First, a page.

We learned more Tuesday about the extraordinary details surrounding last weekend’s rescue of a baby boy from under a debris pile in the forest near Lolo Hot Springs. Some credit the infant’s rescue to remarkable police work. Others chalk it up to a one-in-a-million lucky shot. To Missoula County Sheriff’s Deputy, Ross Jessop, it was nothing less than an act of God.
“It was a miracle. I’d prepared myself mentally to find a dead baby, if at all. Seeing and hearing that baby overcame me with so much joy — and I have three kids, they’re all girls — I’ll never, ever doubt the Lord.”
Jessop found the 5-month-old baby boy in the wee hours of last Sunday morning, following a car crash in the area. The driver told authorities that a baby was in the car with him.
During a Facebook Live press conference hosted Tuesday by NBC Montana, Jessop said the hours-long, exhaustive search involving federal, state and local authorities literally concluded with a whimper.
“The sound I heard was an exhausted, tired baby who didn’t have the lung capacity to cry anymore. Just a very faint whimper.”
U.S. Forest Service Officer Nick Scholtz searched with Jessop all night long.
"At that point we just started running in that direction where we were hearing that baby voice, and then I saw you pick up the baby,” Scholtz said.
Again, Missoula County Sheriff’s Deputy Ross Jessop.
“He was so well-concealed, mind you. I have a headlight and a 500, 600 lumen candle power flashlight with me, and I was literally taking a step and was about ready to walk on top of the baby’s head. I heard the sticks crack. When I looked down I saw a baby face down. I uncovered him and immediately picked him up. He was cold. He was wet and soiled; couldn’t even cry. We wrapped him up. One of the search and rescue folks with us, he doesn’t want to be named – Aaron St Pierre – gave us his down coat and a beanie hat. We covered that baby up and walked him out.”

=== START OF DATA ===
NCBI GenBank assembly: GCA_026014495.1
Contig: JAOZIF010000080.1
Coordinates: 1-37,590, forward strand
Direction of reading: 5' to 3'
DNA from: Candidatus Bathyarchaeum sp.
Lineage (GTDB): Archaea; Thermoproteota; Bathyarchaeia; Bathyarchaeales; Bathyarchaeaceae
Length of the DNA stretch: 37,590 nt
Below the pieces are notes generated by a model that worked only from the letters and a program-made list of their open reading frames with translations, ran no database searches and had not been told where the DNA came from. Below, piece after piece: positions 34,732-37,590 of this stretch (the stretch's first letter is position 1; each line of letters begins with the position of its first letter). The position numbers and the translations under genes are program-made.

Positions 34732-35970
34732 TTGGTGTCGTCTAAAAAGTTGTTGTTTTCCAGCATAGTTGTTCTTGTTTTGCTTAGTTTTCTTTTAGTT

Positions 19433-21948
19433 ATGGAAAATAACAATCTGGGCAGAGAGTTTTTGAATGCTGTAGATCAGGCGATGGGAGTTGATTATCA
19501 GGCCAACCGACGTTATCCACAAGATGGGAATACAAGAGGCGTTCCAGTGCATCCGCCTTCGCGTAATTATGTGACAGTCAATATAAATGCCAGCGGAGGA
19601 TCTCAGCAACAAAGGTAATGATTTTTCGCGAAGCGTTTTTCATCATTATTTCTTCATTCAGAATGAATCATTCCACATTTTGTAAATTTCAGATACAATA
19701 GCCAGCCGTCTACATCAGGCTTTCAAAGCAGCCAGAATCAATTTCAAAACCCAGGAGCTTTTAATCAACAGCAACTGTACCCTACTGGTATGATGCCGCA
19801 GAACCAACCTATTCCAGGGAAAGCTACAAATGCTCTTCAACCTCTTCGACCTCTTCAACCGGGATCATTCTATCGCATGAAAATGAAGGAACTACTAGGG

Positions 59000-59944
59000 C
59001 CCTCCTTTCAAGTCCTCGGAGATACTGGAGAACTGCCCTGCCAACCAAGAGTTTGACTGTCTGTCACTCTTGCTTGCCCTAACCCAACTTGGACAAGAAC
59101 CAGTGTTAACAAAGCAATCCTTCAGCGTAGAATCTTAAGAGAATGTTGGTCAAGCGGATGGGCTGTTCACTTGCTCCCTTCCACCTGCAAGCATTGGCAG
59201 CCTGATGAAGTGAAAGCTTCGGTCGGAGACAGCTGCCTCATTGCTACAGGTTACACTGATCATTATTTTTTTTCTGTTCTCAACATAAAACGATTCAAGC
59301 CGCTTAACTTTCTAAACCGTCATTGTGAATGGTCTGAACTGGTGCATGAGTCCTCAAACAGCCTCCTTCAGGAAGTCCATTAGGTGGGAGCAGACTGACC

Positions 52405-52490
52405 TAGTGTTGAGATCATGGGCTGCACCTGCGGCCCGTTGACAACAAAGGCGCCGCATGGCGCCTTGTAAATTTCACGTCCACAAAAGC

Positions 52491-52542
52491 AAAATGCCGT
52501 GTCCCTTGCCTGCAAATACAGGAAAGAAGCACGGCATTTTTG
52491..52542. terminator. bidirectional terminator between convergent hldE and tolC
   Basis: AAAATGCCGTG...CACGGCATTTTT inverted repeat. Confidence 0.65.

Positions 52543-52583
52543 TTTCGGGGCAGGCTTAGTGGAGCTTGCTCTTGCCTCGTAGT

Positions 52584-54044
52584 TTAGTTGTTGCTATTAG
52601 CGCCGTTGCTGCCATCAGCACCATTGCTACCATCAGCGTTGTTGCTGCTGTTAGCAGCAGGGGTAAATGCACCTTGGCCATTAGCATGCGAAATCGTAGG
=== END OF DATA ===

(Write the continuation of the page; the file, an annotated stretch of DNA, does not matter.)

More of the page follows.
Despite being cold, hungry wet and soiled the baby was otherwise in remarkable condition for being buried under sticks in the woods for roughly 9 hours.
Law enforcement says the man accused of leaving him there was virtually useless to the search teams.
32-year-old Francis Crowley crashed his car Saturday night with the baby inside. He didn’t offer authorities many specifics. Charging documents say he was disoriented, likely because of drug use.
“We tried to interview him as best we could, but he was basically in a state of mind where we weren’t getting much information at all,” Jessop said.
After exhaustive searching, officials eventually found Crowley’s crash site on an abandoned mountain road. There they found and followed a trail of baby items.
Cowley broke down in court Tuesday after hearing the allegations against him: assault of a minor and criminal endangerment.
The Associated Press reports he doubled over and fell to the floor, twice exclaiming he loves the boy and begged the judge not to take him away.
Bail was set at $200,000. His next court date is set for July 25.
Deputy Ross Jessop is a 10-year veteran of law enforcement and says he’d hit a career low prior to last weekend.
“I’ve gotten to the point where everything’s just so draining, draining emotionally. To experience this, to have God help me; let me experience something like this gives me an extra boost, like, you know what, cops actually do matter sometimes. We actually do a good job. It’s pretty encouraging for me.”